Wednesday, January 18, 2012


When I met Jesus, he was different than I expected. He was different from what I had been taught as a kid or in graduate school and different from the many books about him.

When I came to the end of myself, Jesus was the one who stayed. He was the one who didn’t shake his head in disappointment, didn’t turn away in disgust. He is the one who knelt down, picked me up, dusted me off. He is the one who embraced me. It was then I realized that the Jesus I had first embraced was different from the one who was embracing me now.

And I realized something else.

That Jesus I could follow.

That Jesus I wanted to follow, needed to follow, couldn’t help but to follow.
Not the Jesus who is wrapped up in a religious system of do’s and don’ts. Not the Jesus who is used to raise money to build more and more buildings or fill the religious treasuries. Not the Jesus who was high jacked for the violent Crusades… persecuting, killing, even mass murdering Jews, Muslims, all non-Christians, and even other Christians who disagreed with them. Not the Jesus who is embraced by a political candidate or party to impress the people. Not the Jesus who wants you to join his club. Not the Jesus who puts a heavy guilt trip on you for not performing. Not the hell-fire-and-damnation Jesus. Nor the meek-and-mild Jesus.

This Jesus is the one I never really knew. The one without Christian verbiage. The one without religious baggage. The one without self-righteous garbage.
This is Jesus plus nothing.

This Jesus is the Jesus that the early followers, called disciples, got to know. For three-and-a-half years they were in an apprentice relationship with Jesus. In their system of education they never made the grade of being chosen by a rabbi to follow in his steps, so they had returned home to work the family business. But this rabbi, this Jesus, this new guy in town, he chooses them to follow him. He picked uneducated, untrained, ordinary men to come along with him and learn from him. In a sense, Jesus chose those who hadn’t made the cut, walk-ons, as the team he wanted on the field in the most important game in the history of the world.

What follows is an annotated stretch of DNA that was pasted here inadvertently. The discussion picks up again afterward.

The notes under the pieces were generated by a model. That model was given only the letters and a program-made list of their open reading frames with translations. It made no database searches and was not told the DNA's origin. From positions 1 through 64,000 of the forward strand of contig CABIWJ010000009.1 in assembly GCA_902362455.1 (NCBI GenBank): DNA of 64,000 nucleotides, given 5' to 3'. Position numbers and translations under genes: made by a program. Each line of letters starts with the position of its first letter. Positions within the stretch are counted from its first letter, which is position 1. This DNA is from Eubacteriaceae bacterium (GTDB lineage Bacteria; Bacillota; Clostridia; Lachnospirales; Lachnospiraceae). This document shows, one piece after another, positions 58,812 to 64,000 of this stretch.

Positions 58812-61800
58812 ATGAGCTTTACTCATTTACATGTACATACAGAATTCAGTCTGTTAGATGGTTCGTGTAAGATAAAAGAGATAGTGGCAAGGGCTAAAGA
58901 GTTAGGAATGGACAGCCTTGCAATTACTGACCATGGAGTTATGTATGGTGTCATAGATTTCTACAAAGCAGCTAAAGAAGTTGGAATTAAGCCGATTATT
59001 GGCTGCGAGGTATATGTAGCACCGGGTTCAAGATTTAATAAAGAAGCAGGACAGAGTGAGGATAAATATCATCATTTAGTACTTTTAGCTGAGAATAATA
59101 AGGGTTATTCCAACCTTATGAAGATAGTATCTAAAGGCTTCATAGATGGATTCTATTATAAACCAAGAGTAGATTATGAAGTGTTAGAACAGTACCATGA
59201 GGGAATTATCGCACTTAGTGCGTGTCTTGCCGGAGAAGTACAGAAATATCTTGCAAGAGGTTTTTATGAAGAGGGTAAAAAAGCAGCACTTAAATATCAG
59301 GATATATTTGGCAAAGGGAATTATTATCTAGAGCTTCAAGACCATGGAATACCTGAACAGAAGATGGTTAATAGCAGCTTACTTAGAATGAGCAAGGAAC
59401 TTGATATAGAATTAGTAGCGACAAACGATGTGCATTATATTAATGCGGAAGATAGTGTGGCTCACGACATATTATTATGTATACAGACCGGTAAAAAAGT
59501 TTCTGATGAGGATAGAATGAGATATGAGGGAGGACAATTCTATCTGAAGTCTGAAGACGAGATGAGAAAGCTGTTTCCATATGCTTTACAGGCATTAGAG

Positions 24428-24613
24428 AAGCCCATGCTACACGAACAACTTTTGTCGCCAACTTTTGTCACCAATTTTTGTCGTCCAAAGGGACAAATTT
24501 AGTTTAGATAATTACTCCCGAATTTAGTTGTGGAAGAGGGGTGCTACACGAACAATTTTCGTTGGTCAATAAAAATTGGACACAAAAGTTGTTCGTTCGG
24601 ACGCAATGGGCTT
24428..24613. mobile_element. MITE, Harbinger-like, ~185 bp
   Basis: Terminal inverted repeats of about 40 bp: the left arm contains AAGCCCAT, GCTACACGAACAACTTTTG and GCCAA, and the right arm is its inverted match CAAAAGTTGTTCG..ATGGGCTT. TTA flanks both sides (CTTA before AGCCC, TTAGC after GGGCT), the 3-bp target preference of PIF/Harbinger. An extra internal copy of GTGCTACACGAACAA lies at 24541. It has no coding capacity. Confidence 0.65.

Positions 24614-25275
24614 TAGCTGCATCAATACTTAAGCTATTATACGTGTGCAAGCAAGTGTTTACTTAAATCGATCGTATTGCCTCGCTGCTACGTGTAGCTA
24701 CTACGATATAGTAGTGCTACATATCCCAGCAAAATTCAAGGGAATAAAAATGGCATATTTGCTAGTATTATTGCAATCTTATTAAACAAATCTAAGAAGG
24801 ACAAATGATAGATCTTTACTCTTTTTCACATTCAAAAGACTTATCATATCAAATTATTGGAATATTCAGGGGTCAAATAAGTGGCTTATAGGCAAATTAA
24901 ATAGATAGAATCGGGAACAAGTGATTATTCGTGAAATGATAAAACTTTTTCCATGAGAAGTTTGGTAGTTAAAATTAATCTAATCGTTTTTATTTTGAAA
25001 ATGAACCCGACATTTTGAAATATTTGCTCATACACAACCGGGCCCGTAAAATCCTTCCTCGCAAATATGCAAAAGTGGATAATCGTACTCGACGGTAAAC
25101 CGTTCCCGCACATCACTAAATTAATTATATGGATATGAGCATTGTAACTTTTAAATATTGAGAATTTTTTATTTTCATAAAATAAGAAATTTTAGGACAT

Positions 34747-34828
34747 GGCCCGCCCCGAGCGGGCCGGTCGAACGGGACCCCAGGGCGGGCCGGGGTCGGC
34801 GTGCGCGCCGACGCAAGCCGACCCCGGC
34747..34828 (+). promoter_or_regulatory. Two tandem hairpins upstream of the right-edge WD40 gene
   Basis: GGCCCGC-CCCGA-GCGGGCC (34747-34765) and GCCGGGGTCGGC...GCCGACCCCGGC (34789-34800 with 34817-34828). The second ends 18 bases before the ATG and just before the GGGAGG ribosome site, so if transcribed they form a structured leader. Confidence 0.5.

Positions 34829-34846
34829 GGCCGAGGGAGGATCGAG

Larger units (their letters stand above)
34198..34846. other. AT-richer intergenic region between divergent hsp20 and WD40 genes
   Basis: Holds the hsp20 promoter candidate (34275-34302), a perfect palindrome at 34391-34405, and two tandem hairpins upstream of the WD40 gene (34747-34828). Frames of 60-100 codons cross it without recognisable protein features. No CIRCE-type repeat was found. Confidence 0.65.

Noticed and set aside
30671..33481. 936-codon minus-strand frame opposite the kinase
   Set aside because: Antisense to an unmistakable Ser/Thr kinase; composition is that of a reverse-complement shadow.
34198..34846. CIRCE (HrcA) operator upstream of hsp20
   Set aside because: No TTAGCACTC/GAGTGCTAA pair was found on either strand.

From those early beginnings, the Jesus movement continues to be the largest in the world today. This all-encompassing movement consists of people from every culture and religion on the earth—Christians, Muslims, Buddhists, Jews, Hindus, Sikhs, Pantheists, Agnostics. When Jesus is not boxed into any religious system or wrapped up in a package marked “exclusive,” he has proven to be universally attractive throughout the world. People from every culture embrace Jesus, simply Jesus, whether religious or not.

In the Upper Room, shortly before Jesus was captured, interrogated, and tortured to death, one of his followers asked where he was going. Show us the way, he said, so we can follow you.

Jesus responded by saying, “I am the way.”

He didn’t say a religion was the way. Or a certain sect within that religion. He didn’t say a creed was the way. Or a set of spiritual exercises. He said he was the way. He is the road less-traveled. An uncertain road to follow at times, I’ll give you that, even a perilous road. But it is a true road, he told his disciples, and a road brimming with life.

As Jesus walked the fragrant shores of Galilee, people came and saw, came and listened, came and followed. There were no conditions to follow him. No doctrinal statement you had to sign off on. No pledge you had to commit to. You weren’t flagged for your ethnicity or refused for your morality. Your sex didn’t qualify you or disqualify you; neither did your standing in the community. His appeal was simple.

To those hunched over their nets or their accounting tables, to those who were worn out and burned out on religion, Jesus said “Come.” To those of us who are hunched over our desks or our computer tables, those of us who are worn out and burned out, he says, “Come.”

He doesn’t say come to Christianity. He doesn’t say come to Church. He says come to me.

What he offers when we come is recovery.

Recovery of the life we have lost along the way . . . the rhythms we have lost along the way . . . the freedom and the lightness we have lost along the way.
He calls us not to a guilt trip but to a get-a-way.

This is his way, a way largely without words and certainly without swords.
When I came off the withdrawal from my addiction to religion, I looked at this Jesus, this one who for so long had been unknown to me. And I listened to him, this one who for so long I had turned a deaf ear to.

“Come to me,” he said, smiling. And I came.

As I followed him, I came to know him. As I came to know him, I came to love him. In loving him I realized he was enough, realized I was enough. Just as I am. Without one plea. And without one performance.

It is this Jesus I want you to come and see . . . the one I have followed along the shores of the past several years . . . and from whom I have learned the unforced rhythms of grace.

He was my rest and my recovery.

Come and see.

Perhaps he will be yours.